By Erik Ryan 

Stars over Sisters 3/08/2022

 

Last updated 3/8/2022 at Noon

Two galaxies that have recently merged lie in the constellation of Cancer, 253 million light-years from earth.phot courtesy NASA/ESA Hubble space telescope

This month’s featured constellation is Cancer the Crab. Being the dimmest member of the zodiac, it is not the easiest asterism to make out. (The zodiac is a strip of sky where the sun, moon, and all the planets of our solar system are always found.) Cancer is bordered by Gemini to the west and Leo to the east, and lies just above the head of Hydra, the Water Serpent. It’s positioned about 65 degrees in altitude from the southern horizon around 9 p.m. during March. Observers wishing to spot the celestial crustacean should pick a clear, moonless night away from interfering lights.

At magnitude 3.5, the Crab’s brightest star is Beta Cancri, also known as Altarf (Arabic for “end” or “edge”). It is an aging star that has expanded to around 50 times the sun’s diameter and shines with 660 times its luminosity. Altarf is about 290 light-years from the earth.

Only slightly dimmer is Delta Cancri, or Asellus Australis, which means “southern donkey.” But there’s another alias that makes this star particularly noteworthy: It holds a record for the longest name. “Arkushanangarushashutu” is derived from ancient Babylonian language that translates to “the southeast star in the Crab.”

For a medium-sized constellation, Cancer contains its fair share of deep sky objects (DSO), two of which hold Messier designations. The best known of these is M44, a nearby open star cluster. This object is also known as Praesepe, and the Beehive Cluster. Only the Pleiades Cluster (M45) in Taurus and the Andromeda Galaxy are brighter than M44 in Messier’s catalog. The Beehive lies only 577 light-years away.

Another interesting DSO is NGC 2623, an oddly shaped galaxy that displays tidal tails of interstellar gas containing bright star clusters. Astronomers believe two spiral galaxies have recently merged and that their cores have unified into one active galactic nucleus. It is located about 253 million light-years from the earth.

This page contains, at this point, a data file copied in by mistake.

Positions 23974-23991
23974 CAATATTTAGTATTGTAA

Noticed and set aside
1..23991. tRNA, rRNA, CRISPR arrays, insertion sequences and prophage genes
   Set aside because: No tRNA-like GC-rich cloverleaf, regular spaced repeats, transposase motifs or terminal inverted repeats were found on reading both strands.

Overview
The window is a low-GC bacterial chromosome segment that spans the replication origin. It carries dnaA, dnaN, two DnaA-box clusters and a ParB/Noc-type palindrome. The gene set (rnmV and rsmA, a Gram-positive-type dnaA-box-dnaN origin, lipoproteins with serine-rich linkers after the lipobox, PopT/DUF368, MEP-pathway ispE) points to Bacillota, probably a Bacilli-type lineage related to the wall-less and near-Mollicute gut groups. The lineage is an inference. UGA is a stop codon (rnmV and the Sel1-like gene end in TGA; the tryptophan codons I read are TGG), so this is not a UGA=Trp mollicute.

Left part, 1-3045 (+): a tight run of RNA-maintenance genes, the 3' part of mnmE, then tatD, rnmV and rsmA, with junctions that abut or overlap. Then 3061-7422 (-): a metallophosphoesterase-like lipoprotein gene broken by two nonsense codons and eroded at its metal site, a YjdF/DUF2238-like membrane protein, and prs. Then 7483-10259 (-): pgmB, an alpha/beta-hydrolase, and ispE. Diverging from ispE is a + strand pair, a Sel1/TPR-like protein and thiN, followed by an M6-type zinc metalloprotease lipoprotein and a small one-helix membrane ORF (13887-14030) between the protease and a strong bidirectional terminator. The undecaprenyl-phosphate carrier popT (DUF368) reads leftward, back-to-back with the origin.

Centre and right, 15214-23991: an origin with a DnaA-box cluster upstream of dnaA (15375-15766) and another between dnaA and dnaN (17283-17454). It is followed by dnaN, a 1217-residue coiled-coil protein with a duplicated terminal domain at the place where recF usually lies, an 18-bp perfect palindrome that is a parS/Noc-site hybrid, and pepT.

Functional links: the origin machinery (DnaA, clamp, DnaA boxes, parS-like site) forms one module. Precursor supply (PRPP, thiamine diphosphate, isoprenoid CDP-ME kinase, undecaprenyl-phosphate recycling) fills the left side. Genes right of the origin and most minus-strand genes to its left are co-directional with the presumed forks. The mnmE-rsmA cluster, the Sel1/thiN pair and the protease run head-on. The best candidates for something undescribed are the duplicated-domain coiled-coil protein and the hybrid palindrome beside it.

Cancer is known in Greek mythology as the giant crab Hera (wife of Zeus) sent to defeat Hercules in his quest to complete the Twelve Labors as penance for killing his family. Jealous of his successes, Hera also created the deadly beast Hydra to further thwart Hercules’ efforts. However, with the help of his nephew, Hercules was able to vanquish both foes. As a reward for their role in the battle, Hera placed both Hydra and Cancer into the sky as neighboring constellations.

The earth will arrive at the Vernal Equinox (one of the two points in space where the celestial equator and ecliptic intersect) on Sunday March 20 at 8:33 a.m. PDT. This event will signal the passing of winter and usher in the beginning of spring in the Northern Hemisphere.

This month’s planetary action will play out in the predawn sky. Venus, Mars, and Saturn should be easy to spot. Earlier in March, Mercury was there too, but it will become lost in the glare of the sun as the month progresses. In the early morning of March 28, Venus, Mars, Saturn, and a 26-day-old moon will gather to put on a superb display. Uranus is the only evening planet this month. Both Jupiter and Neptune are too close to the sun to be seen.

When the Pacific time zone is used to determine the lunar phases, there are two new moons this month. The first occurred on March 2 at 9:38 a.m., the next will arrive on March 31 at 11:27 p.m. The Full Crow Moon shows up on March 18.

The dark-sky preservation tip for March is to make sure your outdoor lights are properly shielded in such a way that light is directed downward. Use lamps that emit no more light than necessary, and at a warm-colored temperature of less than 3,000 Kelvin. Maintaining dark skies provides us an opportunity to more clearly understand our place in the universe, and at the same time appreciate its magnificent beauty.

 

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